that takes probably 10-60 minutes to "complete" depending on your
skill. It deals with nightmares about dying.
I love the visual style. The desaturated palette with big pixels but
still relatively high resolution reminds me of Game Boy Color
games. The high detail with the simulated pixel grid makes it feel
unreal and dream-like.1 The look on the character's face
captures exactly a feeling which starts as fear and progresses into
defiance without ever needing to change.
There's all sorts of small ways the game puts forward descriptions of
fear. The specificity of the skulls with ribbons as passive reminders
of your previous attempts. Losing ground by tripping over tombstones,
fear of failure leading to failure. Later in the game pacifism is
available as a tool of the strong and able compared to violence as a
tool for the weak and afraid.
Many games have started including F2P-style "upgrades," usually to a
frustrating end - Ridiculous Fishing being a recent high-profile
game I thought suffered from its unnecessary slow pacing. This is the
first game I recall that uses that upgrade process to tell a story
rather than just eat time. (Again, compare Ridiculous Fishing which
has a story but upgrades exist only to trigger rather than reinforce
Unfortunately it still has some parts which only exist to eat time. To
reach the ending you need to unlock all the medals (achievements) and
some of those require failing in specific ways or passing milestones
that feel arbitrary. I think it would benefit from removing the
achievements and replacing the ending trigger with simply having all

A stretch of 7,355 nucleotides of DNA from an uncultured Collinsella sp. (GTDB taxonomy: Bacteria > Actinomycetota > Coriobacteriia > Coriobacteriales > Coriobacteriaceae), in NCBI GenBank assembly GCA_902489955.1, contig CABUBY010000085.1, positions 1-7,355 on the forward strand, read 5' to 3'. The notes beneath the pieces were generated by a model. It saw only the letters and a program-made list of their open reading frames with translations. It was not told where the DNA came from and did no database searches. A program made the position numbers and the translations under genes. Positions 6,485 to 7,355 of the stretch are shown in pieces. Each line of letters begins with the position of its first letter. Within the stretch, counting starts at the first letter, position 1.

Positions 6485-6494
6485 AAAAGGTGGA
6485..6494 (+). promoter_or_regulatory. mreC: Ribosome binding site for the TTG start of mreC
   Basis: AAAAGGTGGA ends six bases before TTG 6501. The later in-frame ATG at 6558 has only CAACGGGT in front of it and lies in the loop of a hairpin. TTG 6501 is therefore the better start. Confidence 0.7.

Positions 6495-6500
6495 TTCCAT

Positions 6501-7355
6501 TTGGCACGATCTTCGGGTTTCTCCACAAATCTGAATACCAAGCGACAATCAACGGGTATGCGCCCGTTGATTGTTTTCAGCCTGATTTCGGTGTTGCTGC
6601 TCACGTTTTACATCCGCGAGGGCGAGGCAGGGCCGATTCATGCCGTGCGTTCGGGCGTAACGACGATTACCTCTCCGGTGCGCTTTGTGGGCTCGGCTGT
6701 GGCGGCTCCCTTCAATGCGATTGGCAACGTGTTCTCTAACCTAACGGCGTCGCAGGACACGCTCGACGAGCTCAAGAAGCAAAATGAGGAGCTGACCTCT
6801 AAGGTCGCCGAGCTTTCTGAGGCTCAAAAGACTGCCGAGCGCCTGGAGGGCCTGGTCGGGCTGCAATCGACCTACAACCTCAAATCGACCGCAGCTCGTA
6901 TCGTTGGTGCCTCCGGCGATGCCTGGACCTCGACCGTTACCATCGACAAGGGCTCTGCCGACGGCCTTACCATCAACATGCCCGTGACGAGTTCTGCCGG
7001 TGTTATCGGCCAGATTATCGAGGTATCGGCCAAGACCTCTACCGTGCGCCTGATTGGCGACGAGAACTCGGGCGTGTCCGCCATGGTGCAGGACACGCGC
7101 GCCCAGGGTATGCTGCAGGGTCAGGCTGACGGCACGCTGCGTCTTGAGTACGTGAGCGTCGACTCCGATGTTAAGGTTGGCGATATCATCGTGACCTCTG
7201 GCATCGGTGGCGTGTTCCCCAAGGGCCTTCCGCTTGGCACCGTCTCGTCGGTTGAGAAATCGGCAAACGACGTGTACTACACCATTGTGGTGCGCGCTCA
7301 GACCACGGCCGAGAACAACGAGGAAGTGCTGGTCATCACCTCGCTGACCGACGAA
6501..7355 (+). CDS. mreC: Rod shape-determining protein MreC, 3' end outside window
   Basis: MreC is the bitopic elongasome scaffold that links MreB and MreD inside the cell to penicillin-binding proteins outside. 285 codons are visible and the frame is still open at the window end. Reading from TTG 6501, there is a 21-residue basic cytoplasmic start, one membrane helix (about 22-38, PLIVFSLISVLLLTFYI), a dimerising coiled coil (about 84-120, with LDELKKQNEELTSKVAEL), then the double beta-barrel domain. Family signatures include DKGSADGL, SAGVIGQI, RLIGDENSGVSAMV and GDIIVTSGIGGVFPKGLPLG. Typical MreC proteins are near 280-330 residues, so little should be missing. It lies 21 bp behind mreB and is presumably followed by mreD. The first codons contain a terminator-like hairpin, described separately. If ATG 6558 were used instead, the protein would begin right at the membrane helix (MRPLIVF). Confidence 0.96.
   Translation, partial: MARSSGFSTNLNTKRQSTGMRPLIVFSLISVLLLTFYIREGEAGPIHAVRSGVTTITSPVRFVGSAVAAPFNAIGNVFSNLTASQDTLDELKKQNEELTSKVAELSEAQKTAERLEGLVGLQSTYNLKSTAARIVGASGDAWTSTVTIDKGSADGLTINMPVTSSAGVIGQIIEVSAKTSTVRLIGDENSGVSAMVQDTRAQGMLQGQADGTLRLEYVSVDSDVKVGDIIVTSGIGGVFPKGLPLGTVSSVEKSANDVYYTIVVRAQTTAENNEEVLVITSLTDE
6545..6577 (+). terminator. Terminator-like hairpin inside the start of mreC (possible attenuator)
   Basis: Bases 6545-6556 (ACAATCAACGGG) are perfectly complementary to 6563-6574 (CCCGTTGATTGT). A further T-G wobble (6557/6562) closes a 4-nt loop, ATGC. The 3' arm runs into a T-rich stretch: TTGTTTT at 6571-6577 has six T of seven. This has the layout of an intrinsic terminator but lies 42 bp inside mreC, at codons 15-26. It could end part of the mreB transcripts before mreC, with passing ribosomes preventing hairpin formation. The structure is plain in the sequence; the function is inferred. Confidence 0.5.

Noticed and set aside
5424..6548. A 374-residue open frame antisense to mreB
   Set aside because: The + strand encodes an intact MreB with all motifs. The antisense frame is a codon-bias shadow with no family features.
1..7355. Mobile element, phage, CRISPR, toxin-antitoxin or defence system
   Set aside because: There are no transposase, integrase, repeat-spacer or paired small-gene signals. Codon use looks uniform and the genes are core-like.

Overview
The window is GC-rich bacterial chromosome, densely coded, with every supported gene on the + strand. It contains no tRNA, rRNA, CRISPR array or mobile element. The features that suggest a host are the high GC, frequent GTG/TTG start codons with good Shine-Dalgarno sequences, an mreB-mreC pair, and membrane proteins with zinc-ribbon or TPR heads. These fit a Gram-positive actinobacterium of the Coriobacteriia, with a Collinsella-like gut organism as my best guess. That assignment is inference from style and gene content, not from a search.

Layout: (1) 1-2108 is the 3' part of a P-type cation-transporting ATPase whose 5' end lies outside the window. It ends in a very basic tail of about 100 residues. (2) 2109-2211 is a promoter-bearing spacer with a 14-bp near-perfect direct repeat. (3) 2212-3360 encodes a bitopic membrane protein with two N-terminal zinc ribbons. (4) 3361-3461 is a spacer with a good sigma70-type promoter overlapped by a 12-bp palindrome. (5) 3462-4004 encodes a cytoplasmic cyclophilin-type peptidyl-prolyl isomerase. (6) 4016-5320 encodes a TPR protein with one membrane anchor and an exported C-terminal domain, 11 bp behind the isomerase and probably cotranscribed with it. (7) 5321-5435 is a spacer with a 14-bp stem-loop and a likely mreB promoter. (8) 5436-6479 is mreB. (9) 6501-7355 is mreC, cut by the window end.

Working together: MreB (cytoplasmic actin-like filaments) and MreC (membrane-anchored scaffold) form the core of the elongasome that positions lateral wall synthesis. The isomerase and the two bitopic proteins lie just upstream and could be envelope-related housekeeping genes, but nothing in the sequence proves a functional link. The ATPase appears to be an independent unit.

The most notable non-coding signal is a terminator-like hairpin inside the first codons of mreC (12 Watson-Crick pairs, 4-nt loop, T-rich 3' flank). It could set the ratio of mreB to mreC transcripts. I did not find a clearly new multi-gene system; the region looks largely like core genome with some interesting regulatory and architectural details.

upgrades. Flawless running could provide a coin multiplier or speed
increase rather than a binary on/off trigger.
A similar effect was used to similar ends in the
exploration/horror game Dawning. ↩
I can't get excited about Google Glass. The public privacy concerns
are too great. The platform is too closed, the software too
crappy. The company making it has too patchy a history of support and
too disgusting a commercial mandate.
I can't get excited about Oculus Rift. The issues I want to see more
game designs tackle right now are ones it makes worse. It's a device
that cuts out everyone around you, that makes 25% of people motion
sick, that seems basically purpose-built to re-sell the same
first-person action games and designs in an era where the usual
rasterization improvements have hit diminishing returns. Its backers
crow about immersion, but
videogame immersion is bullshit. On a purely technical
level I care more about color-accurate and high-DPI displays and it's
a big step backwards for both these things.
This is what I want. They don't take pictures. They don't tell me
where to go. They don't encourage me to come back to Doom, Team
Fortress, or other designs that worked perfectly well on traditional
displays. Instead they show me something new; they let me interact in
new kinds of spaces with other people; they let people who are not
plugged in spectate.